Commerce has been prevalent for centuries. In ancient times merchants used to travel to and fro to make deals. Hopefully, the digitalization of the financial system allowed for more efficient and quicker methods for conducting trade. Transactions that were previously running primarily locally or across locations become electronic. Later, that functionality, enhanced with digital media and complete internet integrity, has brought to the world what we know as e-commerce websites. And now, millions of retailers operate online so that consumers don’t even need to cross a street to make purchases.
Essentially, e-commerce websites are platforms that sell products and services via the internet. They function pretty much the same way as conventional shops. The fundamental difference is that e-commerce is more flexible and accessible for buyers and retailers as well. Given that, some think that e-commerce platforms are easier to build and maintain rather than traditional ones. However, there is much to be done behind that fascinating prospect.
How to design an e-commerce website
To construct a robust distributional e-channel, you need to understand the web design process, know its pillars and generate an elaborated business plan. Since web design includes myriad aspects to cover, it’s reasonable to divide it into several phases and steps so that nothing escapes your attention. That guarantees consistency and helps you to avoid any significant drawback either during or after the website launch.
Phase #1 Preliminary discovery
First things first, and before the web design process, you need to explore the settings in which you will put your e-commerce website. At this stage, it’s essential to overview the market and trace the industry tendencies. What you discover will pave the way for your business idea, making it relevant and compatible with the current e-commerce digital environment.
Along with that, you may conduct a competitor analysis and outline some basic UX features all your opponents share or find some common mistakes to escape in your own performance. Think of them as samples to learn upon rather than copy – remember that your website needs to stand out to make your proposition authentic and distinguishable.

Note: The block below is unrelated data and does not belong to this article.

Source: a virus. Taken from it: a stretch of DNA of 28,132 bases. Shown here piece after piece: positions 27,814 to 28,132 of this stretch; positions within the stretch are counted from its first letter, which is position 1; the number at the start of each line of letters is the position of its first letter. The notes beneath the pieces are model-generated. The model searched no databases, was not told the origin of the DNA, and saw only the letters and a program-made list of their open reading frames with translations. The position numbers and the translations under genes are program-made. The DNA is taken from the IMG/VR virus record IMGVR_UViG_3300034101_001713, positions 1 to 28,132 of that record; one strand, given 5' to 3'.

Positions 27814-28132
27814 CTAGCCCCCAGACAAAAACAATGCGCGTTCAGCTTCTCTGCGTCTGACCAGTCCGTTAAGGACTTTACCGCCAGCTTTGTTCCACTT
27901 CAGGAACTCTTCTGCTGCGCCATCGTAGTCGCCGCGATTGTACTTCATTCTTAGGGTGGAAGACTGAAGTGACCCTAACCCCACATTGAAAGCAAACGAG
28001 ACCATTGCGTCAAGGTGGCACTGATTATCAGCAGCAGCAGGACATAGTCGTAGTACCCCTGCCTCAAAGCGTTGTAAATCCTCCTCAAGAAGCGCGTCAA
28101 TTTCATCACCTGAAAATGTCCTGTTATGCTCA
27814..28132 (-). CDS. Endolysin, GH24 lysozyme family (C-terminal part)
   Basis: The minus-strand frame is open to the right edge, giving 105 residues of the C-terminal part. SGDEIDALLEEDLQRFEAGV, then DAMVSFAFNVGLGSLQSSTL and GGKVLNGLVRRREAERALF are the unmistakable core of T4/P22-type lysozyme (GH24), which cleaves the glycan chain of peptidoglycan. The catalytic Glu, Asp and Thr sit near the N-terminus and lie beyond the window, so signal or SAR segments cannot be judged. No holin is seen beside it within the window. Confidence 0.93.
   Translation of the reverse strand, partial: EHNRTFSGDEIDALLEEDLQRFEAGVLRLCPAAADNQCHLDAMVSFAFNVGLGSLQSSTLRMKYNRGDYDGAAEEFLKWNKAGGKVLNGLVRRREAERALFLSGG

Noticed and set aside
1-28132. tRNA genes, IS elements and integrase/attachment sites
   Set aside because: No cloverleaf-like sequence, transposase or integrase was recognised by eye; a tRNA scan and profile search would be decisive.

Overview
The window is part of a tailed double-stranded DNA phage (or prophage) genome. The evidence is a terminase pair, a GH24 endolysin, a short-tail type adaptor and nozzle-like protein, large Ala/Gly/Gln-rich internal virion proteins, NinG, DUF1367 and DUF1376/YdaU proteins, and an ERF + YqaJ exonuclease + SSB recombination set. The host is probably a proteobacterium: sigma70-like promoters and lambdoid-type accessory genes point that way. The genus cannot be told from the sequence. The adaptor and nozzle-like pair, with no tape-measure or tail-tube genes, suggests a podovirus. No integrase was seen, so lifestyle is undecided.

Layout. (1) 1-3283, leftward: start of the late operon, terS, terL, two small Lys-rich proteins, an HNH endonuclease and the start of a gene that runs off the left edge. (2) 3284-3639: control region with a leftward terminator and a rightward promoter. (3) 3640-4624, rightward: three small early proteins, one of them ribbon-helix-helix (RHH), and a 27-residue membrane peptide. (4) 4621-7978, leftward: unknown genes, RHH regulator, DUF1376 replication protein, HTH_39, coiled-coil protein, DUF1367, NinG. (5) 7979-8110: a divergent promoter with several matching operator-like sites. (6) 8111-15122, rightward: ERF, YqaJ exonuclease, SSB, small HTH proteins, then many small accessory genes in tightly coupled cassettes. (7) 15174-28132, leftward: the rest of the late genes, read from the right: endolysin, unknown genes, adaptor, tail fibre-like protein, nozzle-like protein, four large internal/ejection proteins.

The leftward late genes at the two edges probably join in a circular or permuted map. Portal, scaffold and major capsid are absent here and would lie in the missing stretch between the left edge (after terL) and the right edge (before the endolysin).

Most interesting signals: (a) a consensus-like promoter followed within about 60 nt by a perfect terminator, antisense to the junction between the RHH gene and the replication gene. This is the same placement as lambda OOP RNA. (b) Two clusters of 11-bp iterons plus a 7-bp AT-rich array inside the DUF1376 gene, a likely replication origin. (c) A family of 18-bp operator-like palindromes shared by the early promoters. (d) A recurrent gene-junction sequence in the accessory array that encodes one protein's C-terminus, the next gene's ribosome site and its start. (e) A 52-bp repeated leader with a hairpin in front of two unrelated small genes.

Although your trade proposition can be outstanding if it doesn’t have any value for the consumers, why would they appeal to you? That’s the reason you need to explore your target customer segments and accumulate corresponding data. Does your website aim to wow a young visitor with impressive creativity and trendy inputs? Or does it cater to regular online buyers with average preferences? All in all, make sure to hit on the following:
- analyze the market
- conduct a competitor analysis
- evaluate your product’s value proposition
- define the target audience and its needs
Preliminary research allows you to analyze the settings, and based on what you’ve found, you’ll attain:
- a clear value proposition that is relevant within the digital commerce market
- basic features checklist and design practices to involve
- opportunities and risks measurement
- user personas and understanding of how to connect with them and sell your products to them
Phase #2 Project discovery
A deep understanding of the idea behind your website is key to a consistent and flawless design process. That’s why you need to set up the goals, define the purpose and mission of your e-commerce platform.